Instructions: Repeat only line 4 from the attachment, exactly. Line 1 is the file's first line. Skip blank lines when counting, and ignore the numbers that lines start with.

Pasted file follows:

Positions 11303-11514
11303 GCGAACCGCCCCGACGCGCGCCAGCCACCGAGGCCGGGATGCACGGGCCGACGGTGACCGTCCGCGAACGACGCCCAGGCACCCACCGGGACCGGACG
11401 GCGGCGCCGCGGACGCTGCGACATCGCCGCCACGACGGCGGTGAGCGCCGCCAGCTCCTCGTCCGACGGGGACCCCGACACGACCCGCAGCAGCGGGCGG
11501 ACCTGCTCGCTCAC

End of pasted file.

11501 ACCTGCTCGCTCAC